TDD is the total amount of insulin needed to cover both the nutritional and basal requirements of a patient over the course of 24 hours. TDD was calculated by averaging the hourly drip rate over the prior 6 hours and multiplying by 20 if taking in full nutrition or 40 if taking minimal nutrition while on the drip. A higher multiplier was used for those on minimal nutrition with the expectation that their insulin requirements would double once tolerating a full diet. Full nutrition was defined as eating >50% of meals, on goal tube feeds, or receiving total parenteral nutrition (TPN). Minimal nutrition was defined as taking nothing by mouth (or NPO), tolerating <50% of meals, or on a clear liquid diet.

Step 3: Divide the TDD Into the Appropriate Components of Insulin Treatment (Basal, Nutritional and Correction), Depending on the Nutritional Status

In Step 3, the TDD was evenly divided into basal and nutritional insulin. A total of 50% of the TDD was given as glargine (Lantus) 2 hours prior to stopping the infusion. The remaining 50% was divided into nutritional components as either Regular insulin every 6 hours for patients on tube feeds or lispro (Humalog) before meals if tolerating an oral diet. For patients on minimal nutrition, the 50% nutritional insulin dose was not initiated until the patient was tolerating full nutrition.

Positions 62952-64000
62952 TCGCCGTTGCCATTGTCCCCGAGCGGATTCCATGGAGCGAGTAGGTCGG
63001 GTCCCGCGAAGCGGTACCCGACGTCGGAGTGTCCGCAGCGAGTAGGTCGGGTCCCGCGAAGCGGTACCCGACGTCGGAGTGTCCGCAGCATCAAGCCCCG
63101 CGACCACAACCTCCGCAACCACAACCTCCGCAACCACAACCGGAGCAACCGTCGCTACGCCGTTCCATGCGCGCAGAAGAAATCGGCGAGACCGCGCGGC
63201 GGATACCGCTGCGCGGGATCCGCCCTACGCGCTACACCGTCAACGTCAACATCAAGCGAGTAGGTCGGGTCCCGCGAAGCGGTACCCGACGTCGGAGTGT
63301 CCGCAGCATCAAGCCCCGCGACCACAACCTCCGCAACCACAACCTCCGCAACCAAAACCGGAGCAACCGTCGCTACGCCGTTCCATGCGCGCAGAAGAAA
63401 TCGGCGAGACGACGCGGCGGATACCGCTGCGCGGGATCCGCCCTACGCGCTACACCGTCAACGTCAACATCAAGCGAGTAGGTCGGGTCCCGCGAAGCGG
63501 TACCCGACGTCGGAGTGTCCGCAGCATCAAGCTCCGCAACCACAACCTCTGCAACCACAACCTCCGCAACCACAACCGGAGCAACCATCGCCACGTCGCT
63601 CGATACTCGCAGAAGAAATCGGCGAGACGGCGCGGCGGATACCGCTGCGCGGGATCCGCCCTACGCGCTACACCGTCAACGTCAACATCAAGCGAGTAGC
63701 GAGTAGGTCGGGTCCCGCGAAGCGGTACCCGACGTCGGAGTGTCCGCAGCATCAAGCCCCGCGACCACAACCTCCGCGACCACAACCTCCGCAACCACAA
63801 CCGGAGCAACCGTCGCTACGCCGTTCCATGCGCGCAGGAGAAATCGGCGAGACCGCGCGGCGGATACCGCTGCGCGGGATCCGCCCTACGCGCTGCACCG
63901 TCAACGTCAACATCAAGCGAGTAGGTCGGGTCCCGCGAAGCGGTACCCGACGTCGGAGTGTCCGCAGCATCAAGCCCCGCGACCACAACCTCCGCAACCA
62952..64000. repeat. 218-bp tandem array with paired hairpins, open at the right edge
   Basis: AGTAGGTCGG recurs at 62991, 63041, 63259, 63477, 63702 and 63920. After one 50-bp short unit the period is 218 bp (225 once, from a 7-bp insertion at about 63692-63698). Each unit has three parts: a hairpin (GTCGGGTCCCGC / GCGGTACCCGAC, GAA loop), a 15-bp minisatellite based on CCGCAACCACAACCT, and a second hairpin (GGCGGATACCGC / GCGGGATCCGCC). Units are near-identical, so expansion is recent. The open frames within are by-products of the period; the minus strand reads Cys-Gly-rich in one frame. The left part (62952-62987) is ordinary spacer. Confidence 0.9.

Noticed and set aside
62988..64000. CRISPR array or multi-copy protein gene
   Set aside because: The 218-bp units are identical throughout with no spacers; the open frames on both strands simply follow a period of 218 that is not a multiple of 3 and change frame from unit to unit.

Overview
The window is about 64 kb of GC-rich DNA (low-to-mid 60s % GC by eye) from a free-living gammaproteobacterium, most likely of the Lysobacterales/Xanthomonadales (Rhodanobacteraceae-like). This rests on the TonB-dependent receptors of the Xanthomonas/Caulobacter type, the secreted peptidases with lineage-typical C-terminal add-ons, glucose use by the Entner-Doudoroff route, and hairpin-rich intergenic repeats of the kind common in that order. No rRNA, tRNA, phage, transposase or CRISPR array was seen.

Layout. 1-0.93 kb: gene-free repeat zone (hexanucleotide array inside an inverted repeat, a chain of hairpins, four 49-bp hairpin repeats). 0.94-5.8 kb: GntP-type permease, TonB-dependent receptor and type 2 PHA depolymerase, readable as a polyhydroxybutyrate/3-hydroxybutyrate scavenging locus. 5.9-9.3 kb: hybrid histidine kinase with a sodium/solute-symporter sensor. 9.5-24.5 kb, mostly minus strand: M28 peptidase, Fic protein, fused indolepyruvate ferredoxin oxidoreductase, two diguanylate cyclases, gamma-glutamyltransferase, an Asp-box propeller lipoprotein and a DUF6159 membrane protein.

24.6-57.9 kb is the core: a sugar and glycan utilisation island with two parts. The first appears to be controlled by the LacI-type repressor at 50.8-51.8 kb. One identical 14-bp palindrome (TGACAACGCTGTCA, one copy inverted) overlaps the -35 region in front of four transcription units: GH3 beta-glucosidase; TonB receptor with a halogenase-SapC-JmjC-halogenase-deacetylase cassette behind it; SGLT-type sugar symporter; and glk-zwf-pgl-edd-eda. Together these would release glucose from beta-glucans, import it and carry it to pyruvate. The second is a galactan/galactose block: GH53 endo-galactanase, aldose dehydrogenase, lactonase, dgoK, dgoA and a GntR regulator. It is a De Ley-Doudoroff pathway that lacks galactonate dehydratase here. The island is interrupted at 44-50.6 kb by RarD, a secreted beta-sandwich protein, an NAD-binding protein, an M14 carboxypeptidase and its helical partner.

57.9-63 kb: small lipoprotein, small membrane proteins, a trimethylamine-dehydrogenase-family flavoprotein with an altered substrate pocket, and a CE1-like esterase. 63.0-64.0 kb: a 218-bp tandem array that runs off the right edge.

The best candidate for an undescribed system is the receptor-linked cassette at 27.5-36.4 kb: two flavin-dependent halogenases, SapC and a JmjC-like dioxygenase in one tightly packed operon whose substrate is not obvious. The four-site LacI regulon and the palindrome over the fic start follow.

The protocol recommended basal insulin administration 2 hours prior to infusion discontinuation as recommended by the American Association of Clinical Endocrinologists (AACE) and ADA consensus statement on inpatient glycemic control as well as pharmacokinetics.10, 11 For these reasons, failure to receive basal insulin prior to transition was viewed as failure to follow the protocol.

Safety features of the protocol included a maximum TDD of 100 units unless the patient was on >100 units/day of insulin prior to admission. A pager was carried by rotating hospitalists or pharmacist study investigators at all hours during the protocol implementation phase to answer any questions regarding a patient's transition.

Data Collection/Monitoring

A multidisciplinary team consisting of hospitalists, ICU pharmacists, critical care physicians and nursing representatives was assembled during the study period. This team was responsible for protocol implementation, data collection, and surveillance of patient response to the protocol. Educational sessions with house staff and nurses in each unit were held prior to the beginning of the study as well as continued monthly educational efforts during the study. In addition, biweekly huddles to review ongoing patient transitions as well as more formal monthly reviews were held.